Whatever happened to open government and open policy? A scorecard

After being elected Prime Minister in 2010 David Cameron committed the UK to having “the most open and transparent government in the world.” Alongside this, the Government’s civil service reform plan published last year promised to “make open policymaking the default”, recognising that Whitehall itself does not have a monopoly on expertise. Here’s a brief – inevitably partial and contestable – ‘scorecard’ on the Government’s progress on open government and open policy.

A couple of weeks ago we discussed some of the main initiatives under open policy. This week, we put forward a simple scorecard to measure the Government’s progress. Points have been awarded for each move towards open policy and open government – and points deducted for each step in the other direction.


The Government’s engagement in the Open Government Partnership, including the drafting of the National Action Plan with the extensive involvement of civil society organisations. +1

The Contestable Policy Fund to source policy development from outside Whitehall. +1

The Red Tape Challenge+1

The new network of ‘what works’ evidence centres+1


The ongoing development of the ‘Matrix‘ by the Government Digital Service, a repository of tools, techniques and case studies that will help policymakers to do open policy making. +1

Open data – including greater transparency on central and local government spending, the establishment of Data.gov.uk, and the Open Government Licence. +1

Greater encouragement for civil servants using social media+1

The Major Projects Authority’s ‘traffic light’ performance report on major projects. +1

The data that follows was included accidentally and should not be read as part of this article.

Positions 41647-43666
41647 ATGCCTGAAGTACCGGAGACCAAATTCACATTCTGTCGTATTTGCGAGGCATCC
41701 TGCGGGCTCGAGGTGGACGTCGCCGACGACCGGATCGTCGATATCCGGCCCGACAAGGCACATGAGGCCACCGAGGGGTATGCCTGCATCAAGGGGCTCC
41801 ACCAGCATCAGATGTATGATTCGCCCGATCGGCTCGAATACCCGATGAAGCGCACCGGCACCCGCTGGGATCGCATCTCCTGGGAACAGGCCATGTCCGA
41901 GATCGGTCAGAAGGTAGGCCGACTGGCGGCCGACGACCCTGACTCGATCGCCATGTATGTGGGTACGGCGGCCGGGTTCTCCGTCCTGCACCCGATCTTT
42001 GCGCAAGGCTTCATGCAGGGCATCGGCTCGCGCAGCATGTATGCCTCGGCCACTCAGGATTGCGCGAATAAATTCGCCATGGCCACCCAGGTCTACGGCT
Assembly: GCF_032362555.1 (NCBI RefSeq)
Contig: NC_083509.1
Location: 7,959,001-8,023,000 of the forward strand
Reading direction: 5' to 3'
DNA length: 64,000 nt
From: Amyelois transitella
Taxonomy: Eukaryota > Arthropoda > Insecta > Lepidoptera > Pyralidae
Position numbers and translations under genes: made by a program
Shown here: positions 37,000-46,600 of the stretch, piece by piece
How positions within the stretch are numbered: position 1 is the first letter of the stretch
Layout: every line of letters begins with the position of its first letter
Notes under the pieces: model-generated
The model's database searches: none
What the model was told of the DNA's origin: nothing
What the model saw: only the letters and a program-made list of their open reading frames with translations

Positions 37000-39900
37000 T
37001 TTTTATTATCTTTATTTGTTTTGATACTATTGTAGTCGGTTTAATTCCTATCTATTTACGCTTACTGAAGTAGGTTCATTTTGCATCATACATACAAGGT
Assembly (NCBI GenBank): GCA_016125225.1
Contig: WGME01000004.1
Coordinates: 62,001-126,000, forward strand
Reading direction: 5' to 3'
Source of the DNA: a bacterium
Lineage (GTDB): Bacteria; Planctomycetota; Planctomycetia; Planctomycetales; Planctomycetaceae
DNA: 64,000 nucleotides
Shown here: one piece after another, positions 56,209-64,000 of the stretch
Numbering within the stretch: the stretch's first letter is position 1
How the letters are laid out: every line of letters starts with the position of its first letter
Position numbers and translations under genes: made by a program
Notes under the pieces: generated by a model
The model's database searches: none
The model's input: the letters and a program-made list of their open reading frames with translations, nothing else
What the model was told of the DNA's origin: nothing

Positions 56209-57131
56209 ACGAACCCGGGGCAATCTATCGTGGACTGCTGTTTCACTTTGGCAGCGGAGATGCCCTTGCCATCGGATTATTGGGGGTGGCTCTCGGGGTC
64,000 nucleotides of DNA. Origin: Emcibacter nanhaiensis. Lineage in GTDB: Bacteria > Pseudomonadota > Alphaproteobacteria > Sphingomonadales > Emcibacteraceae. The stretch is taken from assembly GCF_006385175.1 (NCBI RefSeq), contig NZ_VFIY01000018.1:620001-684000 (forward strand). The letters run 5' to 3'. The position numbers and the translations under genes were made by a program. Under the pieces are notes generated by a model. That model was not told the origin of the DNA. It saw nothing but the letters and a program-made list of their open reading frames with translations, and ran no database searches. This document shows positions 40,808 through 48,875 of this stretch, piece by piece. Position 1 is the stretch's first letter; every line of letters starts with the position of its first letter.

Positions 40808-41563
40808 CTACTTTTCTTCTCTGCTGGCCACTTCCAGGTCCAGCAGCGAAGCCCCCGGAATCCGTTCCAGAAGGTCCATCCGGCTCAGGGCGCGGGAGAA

The Payment by Results agenda – that public services are commissioned and funded according to what they achieve against clear outcome measures, at least in theory. +1

The localism agenda – from reducing the ringfencing of budgets to neighbourhood planning. +1

The redesign of government websites in a clearer common format and the work of the Government Digital Service generally. +1

Digital by Default. +1


The Contestable Policy Fund – only one project has been commissioned through so far, from a ‘usual suspect’ organisation. -1

The Government’s new ‘principles’ on consultations, the continuing poor practice in some consultations, and the less than user-friendly consultation ‘hub’ on the Gov.UK site. -1

Refusing to publish the NHS risk register, among others. -1

Inhibiting Freedom of Information – via new more restrictive guidanceslow responses to requests, resisting specific requests for example over businesses and charities involved in workfare placements and Prince Charles’ lobbying of ministers, and the continued exemption of outsourced providers of public services. -1.

The reality of senior civil servants’ use of social media-1

The Government’s recurring mis-representation of official statistics-1

Denigrating and refusing to meet grassroots campaign groups such as Spartacus. -1

Some ministers’ determinedly closed approach to policymaking – most notably Michael Gove-1

The Payment by Results agenda – in practice-1

The localism agenda – undermined by government centralism. -1

Lack of (promised) lobbying reform – principally a lobbying register, despite lobbying being the “next big scandal waiting to happen” according to David Cameron.

Lack of transparency on taxation arrangements between HMRC and large firms. -1

Lack of up-to-date information on government websites, for example on special advisers-1

Digital by Default – given that may people still don’t have (reliable) internet access and that technology doesn’t always work. -1

Total score: -1

Clearly, the scoring is somewhat arbitrary – there are no doubt measures I’ve missed (on both sides), and it’s entirely arguable that different initiatives should be weighted more heavily than others. Further, open government and open policy are ambitious agendas, and the Government is to be praised for making these markers against which it can be evaluated. But judging the Government on what it is actually doing – not just what it says – suggests that while significant progress has been made in some areas, the Government is undermining its own efforts by resisting greater openness, particularly when this would be uncomfortable for ministers. In short, there’s still some way to go until we have the ‘most open and transparent government in the world’.


One reply on “Whatever happened to open government and open policy? A scorecard”

Comments are closed.